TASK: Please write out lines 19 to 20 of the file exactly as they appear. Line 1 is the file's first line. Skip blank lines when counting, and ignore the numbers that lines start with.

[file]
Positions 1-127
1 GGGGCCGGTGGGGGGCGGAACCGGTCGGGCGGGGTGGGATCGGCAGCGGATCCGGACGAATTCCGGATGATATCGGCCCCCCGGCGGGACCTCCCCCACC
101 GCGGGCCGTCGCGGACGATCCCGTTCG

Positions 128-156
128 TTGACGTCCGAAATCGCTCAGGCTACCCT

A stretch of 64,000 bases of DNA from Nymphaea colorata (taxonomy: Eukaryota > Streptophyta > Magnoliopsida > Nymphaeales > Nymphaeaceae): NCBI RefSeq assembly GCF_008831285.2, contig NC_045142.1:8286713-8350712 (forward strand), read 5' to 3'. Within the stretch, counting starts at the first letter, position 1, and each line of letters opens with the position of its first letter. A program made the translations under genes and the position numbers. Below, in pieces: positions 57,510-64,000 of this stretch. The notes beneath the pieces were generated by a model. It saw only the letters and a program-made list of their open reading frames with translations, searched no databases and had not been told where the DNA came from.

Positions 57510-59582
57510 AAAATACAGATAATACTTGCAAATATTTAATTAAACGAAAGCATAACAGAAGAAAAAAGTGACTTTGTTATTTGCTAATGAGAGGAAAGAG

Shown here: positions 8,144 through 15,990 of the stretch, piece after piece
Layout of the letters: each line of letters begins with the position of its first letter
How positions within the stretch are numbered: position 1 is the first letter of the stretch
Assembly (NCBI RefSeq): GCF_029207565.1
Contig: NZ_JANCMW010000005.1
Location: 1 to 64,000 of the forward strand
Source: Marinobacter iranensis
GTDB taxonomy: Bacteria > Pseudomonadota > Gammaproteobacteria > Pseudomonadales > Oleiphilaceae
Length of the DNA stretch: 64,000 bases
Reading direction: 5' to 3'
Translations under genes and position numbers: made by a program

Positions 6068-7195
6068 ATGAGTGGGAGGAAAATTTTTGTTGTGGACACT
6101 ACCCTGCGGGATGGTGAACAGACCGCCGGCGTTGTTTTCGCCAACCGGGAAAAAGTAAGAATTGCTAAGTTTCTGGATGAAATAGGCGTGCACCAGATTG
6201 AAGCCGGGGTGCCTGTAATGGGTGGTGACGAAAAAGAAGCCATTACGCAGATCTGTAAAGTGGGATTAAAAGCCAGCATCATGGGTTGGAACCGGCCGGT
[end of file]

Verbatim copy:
Translations under genes and position numbers: made by a program

Positions 6068-7195